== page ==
- Of particular interest to me is the change in his hindquarters. They are more rounded overall, as one would expect with collected work. But note the large muscle at the back of his haunches, just above the gaskin, at the back (the russet/chestnut colored part of his haunches). In the top photo, that lower area of his haunches is rather bulky, adding to his “Quarter Horsey” look. However, in the lower photo that muscle has smoothed out and “shifted up” in his haunches.
- Those latter two points lead to him even having the appearance of longer legs – though we know that his legs have not actually lengthened!
Coffee’s Quarter Horse heritage is far less apparent in the recent photo than in the original. He is still a work in progress, and I expect that his neck will show greater improvement in shape as the work becomes more advanced. In the next post I will cover the work that has created these changes in Coffee, and why it creates these changes – as well as the changes I expect in the future. But I want to end this post on the flip side of sculpting the equine body.
“Increasing muscle strength is synonymous with stimulating muscle growth. A muscle can grow through exercise only if it is used as nature intended. … However, it decreases in size (atrophies) if it is made to work in an incorrect, cramped and tense state which is impossible to sustain.”
The Rider Forms the Horse, pg. 22
While working a horse toward lightness and balance can create a more beautiful form than what Nature endowed, humans can just as easily take a beautiful equine form and destroy its beauty. In my years of riding and training, I have seen those horses whose bodies showed poor training, and I have been able to improve some of them. But, not until Tally have I experienced just how dramatically a beautiful form can devolve.
This is Tally in the winter before I sent her away to be started under saddle. The natural arch in her neck comes from the 25% Friesian blood that she carries. She has a naturally well balanced build, with square haunches matching a deep shoulder.
After three months with the trainer I’d sent her to, this is how she came back to us.
There is no doubt that she came back as what most people would call “fit” – muscles toned and well defined. But note, in particular, the inversion of her neck with the bulk of the muscle at the bottom. Her croup is also very flat and angular, appears small in comparison to her shoulder, indicating a lot of work that was on the forehand.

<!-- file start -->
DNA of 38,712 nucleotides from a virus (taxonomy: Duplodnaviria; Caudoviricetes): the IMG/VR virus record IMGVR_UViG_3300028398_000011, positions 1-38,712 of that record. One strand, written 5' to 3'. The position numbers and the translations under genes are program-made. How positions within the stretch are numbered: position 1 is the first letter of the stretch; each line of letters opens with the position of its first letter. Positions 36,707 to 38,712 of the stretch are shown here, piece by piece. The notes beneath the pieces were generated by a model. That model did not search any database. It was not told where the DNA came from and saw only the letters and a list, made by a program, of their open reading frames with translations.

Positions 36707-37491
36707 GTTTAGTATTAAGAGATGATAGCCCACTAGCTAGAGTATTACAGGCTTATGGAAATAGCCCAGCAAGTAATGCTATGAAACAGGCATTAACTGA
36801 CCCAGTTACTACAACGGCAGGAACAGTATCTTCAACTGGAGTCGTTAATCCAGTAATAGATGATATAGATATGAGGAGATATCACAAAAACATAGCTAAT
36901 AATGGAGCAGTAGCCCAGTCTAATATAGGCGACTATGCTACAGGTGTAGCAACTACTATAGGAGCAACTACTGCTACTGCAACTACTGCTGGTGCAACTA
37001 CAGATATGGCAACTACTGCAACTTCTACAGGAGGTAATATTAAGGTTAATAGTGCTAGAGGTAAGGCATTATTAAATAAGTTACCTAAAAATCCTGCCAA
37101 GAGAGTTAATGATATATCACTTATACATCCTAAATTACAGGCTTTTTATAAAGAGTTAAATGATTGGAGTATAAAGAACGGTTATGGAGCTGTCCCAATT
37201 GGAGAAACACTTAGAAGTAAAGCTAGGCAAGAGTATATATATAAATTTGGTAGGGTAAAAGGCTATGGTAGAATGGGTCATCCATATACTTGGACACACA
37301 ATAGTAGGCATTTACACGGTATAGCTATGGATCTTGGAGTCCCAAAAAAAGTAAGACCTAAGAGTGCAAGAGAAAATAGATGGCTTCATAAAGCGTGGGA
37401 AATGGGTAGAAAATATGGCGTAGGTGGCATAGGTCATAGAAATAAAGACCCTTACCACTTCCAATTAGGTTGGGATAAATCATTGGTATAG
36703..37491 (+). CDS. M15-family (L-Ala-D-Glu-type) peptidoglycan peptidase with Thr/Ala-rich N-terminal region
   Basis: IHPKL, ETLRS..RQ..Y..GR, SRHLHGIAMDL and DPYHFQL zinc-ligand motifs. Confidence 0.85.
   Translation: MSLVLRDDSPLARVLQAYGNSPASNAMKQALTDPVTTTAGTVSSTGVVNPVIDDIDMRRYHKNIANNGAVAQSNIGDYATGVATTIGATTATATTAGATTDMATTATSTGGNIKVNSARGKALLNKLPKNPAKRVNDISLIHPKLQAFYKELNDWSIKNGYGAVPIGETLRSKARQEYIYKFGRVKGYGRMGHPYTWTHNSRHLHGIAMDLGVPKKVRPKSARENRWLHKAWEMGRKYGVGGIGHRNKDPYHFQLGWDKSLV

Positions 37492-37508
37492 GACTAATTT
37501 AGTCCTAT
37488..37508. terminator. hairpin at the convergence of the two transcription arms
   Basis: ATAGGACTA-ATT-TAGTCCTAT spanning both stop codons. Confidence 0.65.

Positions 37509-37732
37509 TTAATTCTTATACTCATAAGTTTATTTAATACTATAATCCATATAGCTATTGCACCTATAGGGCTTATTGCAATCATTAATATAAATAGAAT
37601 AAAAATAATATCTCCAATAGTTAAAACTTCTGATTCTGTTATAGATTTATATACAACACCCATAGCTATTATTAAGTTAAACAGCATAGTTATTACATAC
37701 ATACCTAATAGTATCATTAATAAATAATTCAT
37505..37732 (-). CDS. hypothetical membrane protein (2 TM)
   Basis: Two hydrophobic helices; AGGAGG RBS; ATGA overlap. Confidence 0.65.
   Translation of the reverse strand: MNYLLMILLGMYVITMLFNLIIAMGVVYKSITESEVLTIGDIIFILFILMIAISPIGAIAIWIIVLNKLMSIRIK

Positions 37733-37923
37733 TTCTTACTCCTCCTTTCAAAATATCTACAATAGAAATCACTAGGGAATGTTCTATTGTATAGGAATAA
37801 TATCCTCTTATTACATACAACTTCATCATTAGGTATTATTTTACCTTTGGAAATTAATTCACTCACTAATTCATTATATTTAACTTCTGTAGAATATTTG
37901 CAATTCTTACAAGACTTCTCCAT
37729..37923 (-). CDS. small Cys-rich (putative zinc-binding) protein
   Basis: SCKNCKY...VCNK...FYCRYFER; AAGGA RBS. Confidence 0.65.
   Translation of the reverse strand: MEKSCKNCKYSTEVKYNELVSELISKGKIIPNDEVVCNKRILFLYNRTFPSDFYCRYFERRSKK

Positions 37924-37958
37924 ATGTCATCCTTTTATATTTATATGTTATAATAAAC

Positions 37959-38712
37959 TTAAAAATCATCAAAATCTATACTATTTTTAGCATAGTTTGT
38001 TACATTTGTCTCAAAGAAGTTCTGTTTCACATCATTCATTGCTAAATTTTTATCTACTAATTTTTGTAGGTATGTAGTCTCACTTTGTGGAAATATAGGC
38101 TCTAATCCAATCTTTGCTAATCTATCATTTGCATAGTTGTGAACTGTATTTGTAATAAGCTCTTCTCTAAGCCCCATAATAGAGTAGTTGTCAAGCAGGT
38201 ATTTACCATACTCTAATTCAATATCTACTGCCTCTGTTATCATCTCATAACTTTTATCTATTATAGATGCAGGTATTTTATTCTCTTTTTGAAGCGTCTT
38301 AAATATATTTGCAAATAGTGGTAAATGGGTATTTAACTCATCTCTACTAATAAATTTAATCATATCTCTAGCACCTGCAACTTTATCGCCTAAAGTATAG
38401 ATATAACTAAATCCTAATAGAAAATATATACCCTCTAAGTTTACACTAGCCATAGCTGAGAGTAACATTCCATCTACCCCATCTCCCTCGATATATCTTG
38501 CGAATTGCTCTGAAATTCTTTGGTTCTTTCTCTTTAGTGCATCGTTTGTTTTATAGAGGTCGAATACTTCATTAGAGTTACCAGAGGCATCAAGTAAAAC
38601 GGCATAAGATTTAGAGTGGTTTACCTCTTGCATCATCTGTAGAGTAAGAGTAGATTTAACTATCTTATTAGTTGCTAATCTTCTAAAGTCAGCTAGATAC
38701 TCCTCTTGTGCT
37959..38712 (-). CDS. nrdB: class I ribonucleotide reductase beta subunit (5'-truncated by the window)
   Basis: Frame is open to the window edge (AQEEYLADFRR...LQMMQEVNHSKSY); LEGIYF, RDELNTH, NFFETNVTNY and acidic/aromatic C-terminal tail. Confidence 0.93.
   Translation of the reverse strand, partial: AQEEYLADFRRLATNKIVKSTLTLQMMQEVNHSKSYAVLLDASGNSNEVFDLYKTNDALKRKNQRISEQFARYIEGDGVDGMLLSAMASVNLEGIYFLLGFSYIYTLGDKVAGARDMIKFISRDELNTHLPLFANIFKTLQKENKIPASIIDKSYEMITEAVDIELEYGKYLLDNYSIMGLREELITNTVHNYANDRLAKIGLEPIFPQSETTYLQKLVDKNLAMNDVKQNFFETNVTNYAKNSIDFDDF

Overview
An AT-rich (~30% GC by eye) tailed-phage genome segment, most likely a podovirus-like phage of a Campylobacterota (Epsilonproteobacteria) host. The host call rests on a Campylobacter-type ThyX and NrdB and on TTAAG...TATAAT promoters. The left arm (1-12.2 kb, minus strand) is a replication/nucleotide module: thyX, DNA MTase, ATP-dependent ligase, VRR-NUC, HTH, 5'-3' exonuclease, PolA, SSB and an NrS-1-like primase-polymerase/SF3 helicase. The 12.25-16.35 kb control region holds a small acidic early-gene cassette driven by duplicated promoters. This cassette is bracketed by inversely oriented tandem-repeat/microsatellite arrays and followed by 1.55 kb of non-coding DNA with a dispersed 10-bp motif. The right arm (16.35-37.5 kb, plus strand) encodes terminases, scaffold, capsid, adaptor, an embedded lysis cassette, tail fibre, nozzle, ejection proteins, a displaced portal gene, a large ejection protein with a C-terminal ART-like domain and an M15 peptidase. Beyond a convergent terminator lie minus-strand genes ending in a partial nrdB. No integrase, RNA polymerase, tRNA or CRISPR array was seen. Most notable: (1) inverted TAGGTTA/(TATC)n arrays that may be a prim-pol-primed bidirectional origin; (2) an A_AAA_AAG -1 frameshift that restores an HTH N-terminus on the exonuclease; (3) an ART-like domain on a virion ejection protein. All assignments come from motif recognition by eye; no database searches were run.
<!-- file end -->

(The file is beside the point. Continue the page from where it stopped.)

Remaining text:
Just to cement how much of the development seen above was through poor riding and training, here she is just a year later – after nine months recovery and just a few months of lungeing and in-hand work.
Note the improvement in the shape of her neck. Her rump is also rounded, and more balanced with her forehand. This was not a case of development, as with Coffee. This was mainly a matter of recovery and reclamation – showing just how much damage had been created in three short months of work. The kind of work that led to this damage was a combination of running unbalanced around a round pen, and being ridden with a running martingale used as a leverage device.Compare the balance of this moment to that first picture of her running. The movement here is clearly on the forehand, with the hind leg serving only to push backward, and the forehand catching the momentum, body leaning well into the turn. Add that to the overuse of the under-neck muscles that would occur when using a leverage device to achieve flexion, and you have the perfect formula for the broken looking horse that returned home. Her conformation clearly reflected the poor quality of the work.
The measure of any work that we do with the horse must be in how improve what Nature has created. Not only should the horse be able to perform more beautifully under saddle than they did at liberty, prior to training – but their form should bloom, showing the positive effects of the athletic development. Anything less is a violation of Nature herself.
In the next post I will get into more specific muscles and how they are developed. Until then …
Be good to your horses!